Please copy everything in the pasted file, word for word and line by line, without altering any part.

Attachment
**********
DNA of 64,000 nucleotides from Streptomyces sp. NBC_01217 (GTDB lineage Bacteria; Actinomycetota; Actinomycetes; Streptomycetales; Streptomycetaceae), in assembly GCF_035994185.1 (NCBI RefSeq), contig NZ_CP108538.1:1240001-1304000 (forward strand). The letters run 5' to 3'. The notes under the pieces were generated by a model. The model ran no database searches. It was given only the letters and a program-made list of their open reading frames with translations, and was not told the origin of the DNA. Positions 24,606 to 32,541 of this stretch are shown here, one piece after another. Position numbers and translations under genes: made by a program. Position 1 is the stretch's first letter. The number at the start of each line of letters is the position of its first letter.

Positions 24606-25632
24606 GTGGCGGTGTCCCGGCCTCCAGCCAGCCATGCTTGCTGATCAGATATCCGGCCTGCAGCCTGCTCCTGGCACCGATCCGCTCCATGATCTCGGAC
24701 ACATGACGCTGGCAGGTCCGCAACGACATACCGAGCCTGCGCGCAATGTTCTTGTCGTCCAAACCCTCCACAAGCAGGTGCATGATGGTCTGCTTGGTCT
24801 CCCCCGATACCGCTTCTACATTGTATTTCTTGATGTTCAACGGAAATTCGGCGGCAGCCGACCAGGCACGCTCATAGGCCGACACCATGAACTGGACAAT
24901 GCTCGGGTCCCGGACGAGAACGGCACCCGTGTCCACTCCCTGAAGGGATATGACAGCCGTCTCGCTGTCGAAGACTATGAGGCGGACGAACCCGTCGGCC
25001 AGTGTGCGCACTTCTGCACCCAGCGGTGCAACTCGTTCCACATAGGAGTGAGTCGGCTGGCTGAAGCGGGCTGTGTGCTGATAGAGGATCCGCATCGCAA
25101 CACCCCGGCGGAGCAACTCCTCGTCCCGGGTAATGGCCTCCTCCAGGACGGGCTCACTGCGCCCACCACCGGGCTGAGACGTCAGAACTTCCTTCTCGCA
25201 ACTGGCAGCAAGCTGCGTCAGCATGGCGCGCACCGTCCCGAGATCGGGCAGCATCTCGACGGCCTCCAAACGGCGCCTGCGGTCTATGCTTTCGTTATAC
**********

DNA of 64,000 nucleotides from Streptomyces sp. NBC_01217 (GTDB lineage Bacteria; Actinomycetota; Actinomycetes; Streptomycetales; Streptomycetaceae), in assembly GCF_035994185.1 (NCBI RefSeq), contig NZ_CP108538.1:1240001-1304000 (forward strand). The letters run 5' to 3'. The notes under the pieces were generated by a model. The model ran no database searches. It was given only the letters and a program-made list of their open reading frames with translations, and was not told the origin of the DNA. Positions 24,606 to 32,541 of this stretch are shown here, one piece after another. Position numbers and translations under genes: made by a program. Position 1 is the stretch's first letter. The number at the start of each line of letters is the position of its first letter.

Positions 24606-25632
24606 GTGGCGGTGTCCCGGCCTCCAGCCAGCCATGCTTGCTGATCAGATATCCGGCCTGCAGCCTGCTCCTGGCACCGATCCGCTCCATGATCTCGGAC
24701 ACATGACGCTGGCAGGTCCGCAACGACATACCGAGCCTGCGCGCAATGTTCTTGTCGTCCAAACCCTCCACAAGCAGGTGCATGATGGTCTGCTTGGTCT
24801 CCCCCGATACCGCTTCTACATTGTATTTCTTGATGTTCAACGGAAATTCGGCGGCAGCCGACCAGGCACGCTCATAGGCCGACACCATGAACTGGACAAT
24901 GCTCGGGTCCCGGACGAGAACGGCACCCGTGTCCACTCCCTGAAGGGATATGACAGCCGTCTCGCTGTCGAAGACTATGAGGCGGACGAACCCGTCGGCC
25001 AGTGTGCGCACTTCTGCACCCAGCGGTGCAACTCGTTCCACATAGGAGTGAGTCGGCTGGCTGAAGCGGGCTGTGTGCTGATAGAGGATCCGCATCGCAA
25101 CACCCCGGCGGAGCAACTCCTCGTCCCGGGTAATGGCCTCCTCCAGGACGGGCTCACTGCGCCCACCACCGGGCTGAGACGTCAGAACTTCCTTCTCGCA
25201 ACTGGCAGCAAGCTGCGTCAGCATGGCGCGCACCGTCCCGAGATCGGGCAGCATCTCGACGGCCTCCAAACGGCGCCTGCGGTCTATGCTTTCGTTATAC